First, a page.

I write to tell my story. As long as I’m still breathing, I hope – through my story – I’m heard, I’m inspiring, I bring forth tales of wonder, and I challenge you to keep your passion alive. I hope to share what I’ve learned, to give through my words, and to leave an account worth reading. This is why I write: to be a living testimony, and to reflect the one who called me.

So, who are you? Why do you write – why do you do what you do? We all have a reason for our passion. I’ve shared mine – what is yours?

Writing Journey

I’m Not Done Yet! Or am I?


Am I done with this novel? Is it good enough? When can I say I’m truly done?

As a writer, I always ask myself these questions. But the fact is, one can never say a novel is truly done. There’s no benchmark. There’s no checklist. There’s just me… and my novel. I’m the judge of when it’s complete. And yet, I cannot judge. I wonder if the extra rounds of editing would make my book worse. I oscillate between editing again or leaving it as it is. I don’t know what to do! Help! The uncertainty drives me crazy. But recently, I’ve come to a realisation.

Whenever I edit my novels, I mostly dislike what I read. I’m rarely happy with the text before me. I always think my story sucks – that I’m not a good writer – and I know I’m not alone. But in the midst of that, there’ll be a moment in time – a second of contentment – that hits me like an unforeseen kiss. It’s rare. It doesn’t happen as frequently as I hope it would. And it only transpires after I’ve grown tired with my work. This emotion comes after my self-loathing is replaced with fatigue.

Have you ever felt worn out from all the editing? Have you told yourself, “I’m done. I’m not touching this again. I’ve done all I can”? This brief moment of unexpected tranquility is how I know I’m done. Because… it only sweeps past me after my final round of editing. And by ‘final’, I mean I decided it would be the ‘final round’ before even starting work. How convenient, right?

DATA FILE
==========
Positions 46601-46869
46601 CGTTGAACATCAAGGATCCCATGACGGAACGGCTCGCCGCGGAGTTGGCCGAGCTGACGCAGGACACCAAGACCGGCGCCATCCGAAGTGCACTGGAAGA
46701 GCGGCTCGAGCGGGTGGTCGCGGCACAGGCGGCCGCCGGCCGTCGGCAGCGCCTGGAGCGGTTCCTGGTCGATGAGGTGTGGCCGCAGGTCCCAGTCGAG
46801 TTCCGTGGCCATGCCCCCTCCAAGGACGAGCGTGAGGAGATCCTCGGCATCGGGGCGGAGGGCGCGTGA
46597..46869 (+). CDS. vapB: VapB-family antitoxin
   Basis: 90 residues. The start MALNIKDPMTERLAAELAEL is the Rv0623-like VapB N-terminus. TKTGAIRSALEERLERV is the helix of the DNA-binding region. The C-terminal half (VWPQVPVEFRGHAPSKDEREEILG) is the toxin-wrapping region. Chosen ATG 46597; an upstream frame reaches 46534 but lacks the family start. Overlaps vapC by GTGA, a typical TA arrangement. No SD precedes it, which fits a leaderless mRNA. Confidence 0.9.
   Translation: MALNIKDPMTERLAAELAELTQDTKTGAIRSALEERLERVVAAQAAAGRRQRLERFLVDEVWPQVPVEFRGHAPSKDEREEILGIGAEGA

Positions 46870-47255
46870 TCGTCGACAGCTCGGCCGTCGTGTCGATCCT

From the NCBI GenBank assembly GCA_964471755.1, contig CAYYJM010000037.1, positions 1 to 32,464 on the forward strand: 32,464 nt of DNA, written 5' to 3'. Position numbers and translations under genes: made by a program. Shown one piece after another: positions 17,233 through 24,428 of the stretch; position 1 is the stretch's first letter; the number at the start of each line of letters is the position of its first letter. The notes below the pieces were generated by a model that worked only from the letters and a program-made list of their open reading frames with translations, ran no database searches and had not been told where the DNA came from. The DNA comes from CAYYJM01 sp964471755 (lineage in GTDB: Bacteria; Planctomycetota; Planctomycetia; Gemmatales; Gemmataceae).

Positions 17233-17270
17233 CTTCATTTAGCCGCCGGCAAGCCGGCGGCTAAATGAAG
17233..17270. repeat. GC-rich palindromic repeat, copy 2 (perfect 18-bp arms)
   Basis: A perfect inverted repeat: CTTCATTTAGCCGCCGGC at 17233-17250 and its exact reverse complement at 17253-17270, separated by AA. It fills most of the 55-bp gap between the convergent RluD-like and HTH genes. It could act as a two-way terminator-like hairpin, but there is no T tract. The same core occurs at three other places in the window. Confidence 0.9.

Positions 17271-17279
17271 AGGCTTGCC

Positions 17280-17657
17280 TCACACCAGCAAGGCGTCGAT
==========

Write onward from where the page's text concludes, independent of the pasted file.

You see, subconsciously, we know when we’re done. We can sense it. It’s an innate ability. Like how animals can sense an earthquake, it’s a gut feeling we writers have. But the two things holding us back – driving us to spend years on a single book – are doubt and fear. We doubt we have what it takes. We fear we’re not good enough. So we keep at it, on the same piece of writing, not realising that by working on the same thing over and over again, we’re not growing. We’ve boxed ourselves. We’re unable to learn by exploring other stories within us. We squeeze our creativity, then question why we’re not good enough. And when that moment of contentment hits – when we’ve come to believe we’ve given our all – we quickly brush it aside. We disregard the prompt that’s telling us to stop. And we repeat the vicious cycle of wondering, questioning, and not knowing when it’s done.

I, personally, don’t believe we should work on a single piece of work for years. I know I say this with The Slave Prince being a novel I worked on for 3 years, but I wrote plenty of other work during those 3 years too. And by honing my craft, I’m able to better The Slave Prince as I find my own style and voice. Am I done with The Slave Prince now? Yes. Very done. I’ve given my all. And there’s only so much I can do where I am, right now.

Moving forward, I’m ready to dive into new worlds. I’m ready to challenge my creativity and imagination. And I know I cannot do that if I’m stuck on the same book. Don’t let the question of ‘done’ stop you from moving forward. Because in reality, we’re never done. We will always grow, and we need to let ourselves grow.

So take it from me. The next time a wave of surprising satisfaction washes up your shore, after your ‘final round’ of editing, ask yourself these:

Am I done with this novel? Yes. Is it good enough? No. When can I say I’m truly done? Never.

You don’t have to publish your novel tomorrow. But you most certainly need to start writing something new. Only then can you free yourself from a curse, so cruel, it robs you of your much needed ‘happily ever after’.

The End.